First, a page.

The NFT audience

I went to the NFT to watch Ace in the Hole on Friday. What can I say? A movie about a cynical reporter – how could I resist, even if it did had the most implausible scissor-wound in movie history? But there’s something I want to share with you.

The NFT audience is filled with some strange people. Sure, it’s mostly packed with perfectly innocent cinephiles. But there was a different kind of person there as well…

The chattering classes were there. I’m talking about:

  • People who bring thermoses of tea and picnic blankets with them when they go to see Sense and Sensibility.
  • People who think The English Patient was a good film, that Ralph Fiennes’ character wasn’t a boorish moron and that talk about “the super-sternal notch” on a woman’s neck is romantic.
  • People who act like English teachers (to paraphrase Nick Hancock) who take their classes on school trips to see Macbeth and then go “Ha” and slap their thighs when the gravedigger says something funny.

During this particular movie, said chattering classes laughed uproariously at every single joke, no matter how slight. I’m not talking about regular laughs, either. These were odd. “Ha, ha, ha, ha!” I’m not being onomatopoeic here. You could hear every letter. And for people who object to “youths” talking during movies, they weren’t half a bunch of gasbags.

They irritated me something chronic and ruined a perfectly good cinema experience. Is there some way to get them banned? Surely there must be.


XFM live feed

Just in case y’all didn’t know, there’s a high-quality live stream of XFM available. You’ll need to use Windows Media Player to listen.

Just in case you thought I was being ignorant and ignoring all the open source apps out there that can also listen to WMP streams, I mean you will definitely need WMP to listen to it. It actually has a user-agent sniffer that rejects other apps. Talk about pointless restrictions, but maybe they just don’t want you recording the radio.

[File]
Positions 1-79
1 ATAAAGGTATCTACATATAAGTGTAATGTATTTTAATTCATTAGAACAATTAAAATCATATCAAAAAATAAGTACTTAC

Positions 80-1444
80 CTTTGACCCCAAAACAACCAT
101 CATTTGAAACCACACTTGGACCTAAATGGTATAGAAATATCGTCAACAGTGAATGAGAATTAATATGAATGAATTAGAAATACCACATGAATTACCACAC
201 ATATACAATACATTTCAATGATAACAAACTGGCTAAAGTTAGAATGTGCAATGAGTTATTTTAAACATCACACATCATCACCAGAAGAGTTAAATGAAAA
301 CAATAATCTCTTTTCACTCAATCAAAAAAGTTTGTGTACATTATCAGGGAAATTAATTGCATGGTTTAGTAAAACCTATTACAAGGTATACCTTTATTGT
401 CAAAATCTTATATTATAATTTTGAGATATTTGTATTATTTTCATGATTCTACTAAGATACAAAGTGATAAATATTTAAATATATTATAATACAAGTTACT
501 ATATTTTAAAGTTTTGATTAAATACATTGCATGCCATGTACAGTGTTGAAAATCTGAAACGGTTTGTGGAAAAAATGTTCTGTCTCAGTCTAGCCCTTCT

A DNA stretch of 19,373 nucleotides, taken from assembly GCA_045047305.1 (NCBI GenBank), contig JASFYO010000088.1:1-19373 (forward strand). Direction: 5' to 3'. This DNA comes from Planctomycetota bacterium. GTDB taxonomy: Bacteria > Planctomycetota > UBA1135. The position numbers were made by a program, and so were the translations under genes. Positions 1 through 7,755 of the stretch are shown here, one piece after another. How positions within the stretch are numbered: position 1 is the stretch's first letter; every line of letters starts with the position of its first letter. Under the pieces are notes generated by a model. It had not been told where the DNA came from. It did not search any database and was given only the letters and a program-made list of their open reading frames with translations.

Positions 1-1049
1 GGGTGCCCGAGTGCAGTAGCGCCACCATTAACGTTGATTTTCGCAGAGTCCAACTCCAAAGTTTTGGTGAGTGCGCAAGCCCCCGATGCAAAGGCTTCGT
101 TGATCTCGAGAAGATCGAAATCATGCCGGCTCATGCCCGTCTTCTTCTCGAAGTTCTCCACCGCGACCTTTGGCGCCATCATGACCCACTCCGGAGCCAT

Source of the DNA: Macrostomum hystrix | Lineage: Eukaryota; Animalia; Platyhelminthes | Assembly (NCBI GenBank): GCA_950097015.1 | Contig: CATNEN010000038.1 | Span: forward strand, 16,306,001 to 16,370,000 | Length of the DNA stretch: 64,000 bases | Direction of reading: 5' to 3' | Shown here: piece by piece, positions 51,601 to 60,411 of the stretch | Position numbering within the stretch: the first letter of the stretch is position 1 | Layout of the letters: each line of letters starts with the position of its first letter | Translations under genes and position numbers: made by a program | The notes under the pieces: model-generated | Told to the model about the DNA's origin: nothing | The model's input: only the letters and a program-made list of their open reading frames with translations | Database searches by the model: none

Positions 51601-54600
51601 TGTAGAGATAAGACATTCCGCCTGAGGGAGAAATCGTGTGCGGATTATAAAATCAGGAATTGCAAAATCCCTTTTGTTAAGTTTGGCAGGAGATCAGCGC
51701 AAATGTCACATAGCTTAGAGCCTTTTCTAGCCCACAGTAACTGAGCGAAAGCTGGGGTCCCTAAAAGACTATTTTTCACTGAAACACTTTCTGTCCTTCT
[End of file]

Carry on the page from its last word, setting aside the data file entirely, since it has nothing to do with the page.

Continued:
Oh wait. That’s stupid. Anyone got any better suggestions as to why this should be?


I’ve been duped by ITV4

Fooled by all that pre-launch guff, I naively believed that ITV4 was in fact going to have the programmes and American imports it claimed. I’ve just checked the listings and discovered something incredible. None of that is true. In fact…
ITV4 is exactly the same as Bravo. But more than that, it’s Bravo circa 1996.
Here’s what I mean:

  1. Sunday: 3.15am UFO; 6pm Strange Report; 7pm Space 1999
  2. Monday: 6pm Man in a Suitcase; 7pm Randall and Hopkirk (Deceased)
  3. Tuesday: 6pm Return of the Saint; 7pm The Champions
  4. Wednesday: 6pm Department S; 7pm The Saint
  5. Thursday: 6pm The Adventurer; 7pm The Persuaders
  6. Friday: 6.30pm The Protectors; 7pm Jason King

That’s practically the entire ITC output of the 60s and 70s there. They’re short of Danger Man, The Avengers and The Prisoner, but hell, they’ve got The Champions so I don’t care. I’d watch The Persuaders for the theme tune, but it’s never been the same since I stopped watching the dubbed French version: Tony Curtis sounded so much better en fran?ɬ�ais.
To cap it all, they have First Wave, Andromeda and Alien Nation, as well as Alex Cox of Sid and Nancy and Repo Man fame essentially repeating his Moviedrome gig from the late 80s.